His lungs felt fit to burst, burning with every labored breath. The ground offered him little comfort to ease his struggles, the dirt unwilling to share whatever wisdom it had to offer. The Sage took great pride in his abilities, and he wouldn’t have traded them away for anything in the world. But at that moment, he envied the rest of his party, all of them infinitely more experienced in the great and horrendous misery that they called sprinting.
When the Blade had called a halt, the Sage had been absurdly grateful; asking for a reprieve would have been unimaginable, embarrassing. At least if their tracker called for a break, he could rest without his pride being wounded, maybe even act disappointed at the delay. That would have been the ideal outcome anyway; when they stopped, his legs had decided now was a good time to take a break, and he’d fallen flat on his back, huffing and puffing like a man thirty years his elder.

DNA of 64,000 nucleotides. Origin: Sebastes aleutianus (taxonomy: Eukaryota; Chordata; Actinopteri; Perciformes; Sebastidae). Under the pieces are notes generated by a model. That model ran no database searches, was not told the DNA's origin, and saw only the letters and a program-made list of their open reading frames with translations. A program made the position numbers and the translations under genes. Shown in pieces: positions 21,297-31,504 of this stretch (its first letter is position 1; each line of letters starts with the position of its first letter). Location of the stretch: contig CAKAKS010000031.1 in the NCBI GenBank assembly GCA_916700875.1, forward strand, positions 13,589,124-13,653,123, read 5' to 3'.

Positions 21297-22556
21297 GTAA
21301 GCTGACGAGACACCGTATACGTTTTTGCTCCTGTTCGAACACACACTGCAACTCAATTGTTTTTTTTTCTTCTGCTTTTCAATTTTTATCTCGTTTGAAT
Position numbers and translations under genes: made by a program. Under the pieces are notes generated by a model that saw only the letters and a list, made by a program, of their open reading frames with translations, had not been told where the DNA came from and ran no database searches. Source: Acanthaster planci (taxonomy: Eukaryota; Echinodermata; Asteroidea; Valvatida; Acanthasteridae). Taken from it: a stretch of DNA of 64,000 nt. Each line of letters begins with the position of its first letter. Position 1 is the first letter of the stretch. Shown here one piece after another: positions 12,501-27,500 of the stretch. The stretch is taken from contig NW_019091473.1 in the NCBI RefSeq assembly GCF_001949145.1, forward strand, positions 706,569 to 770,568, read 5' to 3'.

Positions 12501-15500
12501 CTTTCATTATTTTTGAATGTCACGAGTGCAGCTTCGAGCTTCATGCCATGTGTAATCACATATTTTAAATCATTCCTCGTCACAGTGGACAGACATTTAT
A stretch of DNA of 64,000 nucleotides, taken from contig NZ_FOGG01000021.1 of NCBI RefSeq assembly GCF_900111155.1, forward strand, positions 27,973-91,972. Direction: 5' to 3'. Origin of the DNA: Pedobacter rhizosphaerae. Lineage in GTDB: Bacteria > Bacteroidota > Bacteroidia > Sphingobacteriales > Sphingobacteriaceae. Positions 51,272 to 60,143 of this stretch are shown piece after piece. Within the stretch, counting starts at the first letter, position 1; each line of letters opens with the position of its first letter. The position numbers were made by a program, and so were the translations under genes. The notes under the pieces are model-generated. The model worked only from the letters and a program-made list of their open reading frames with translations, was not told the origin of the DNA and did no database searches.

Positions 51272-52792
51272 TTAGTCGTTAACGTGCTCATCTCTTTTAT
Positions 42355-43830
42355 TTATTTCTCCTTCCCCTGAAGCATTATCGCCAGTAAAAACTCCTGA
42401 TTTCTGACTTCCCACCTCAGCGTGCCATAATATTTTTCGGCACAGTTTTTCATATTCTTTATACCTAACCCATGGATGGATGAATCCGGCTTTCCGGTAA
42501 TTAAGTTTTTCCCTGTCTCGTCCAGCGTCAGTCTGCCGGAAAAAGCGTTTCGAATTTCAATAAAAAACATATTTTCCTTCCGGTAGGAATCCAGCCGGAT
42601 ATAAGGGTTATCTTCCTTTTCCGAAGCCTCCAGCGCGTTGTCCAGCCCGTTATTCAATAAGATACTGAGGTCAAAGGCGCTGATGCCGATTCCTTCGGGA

I need to get a familiar. All the great wizards in the old tales have familiars. Something nice and big that I can ride. A bear would suffice. Yes, I think I’d rather like having a bear. The thoughts were disconnected, absurd, but at that moment the idea of riding about on the shoulders of a giant cave bear had an irresistible draw. I wonder if the Guard would let me ride a bear. He’s shaggy enough to be a bear himself.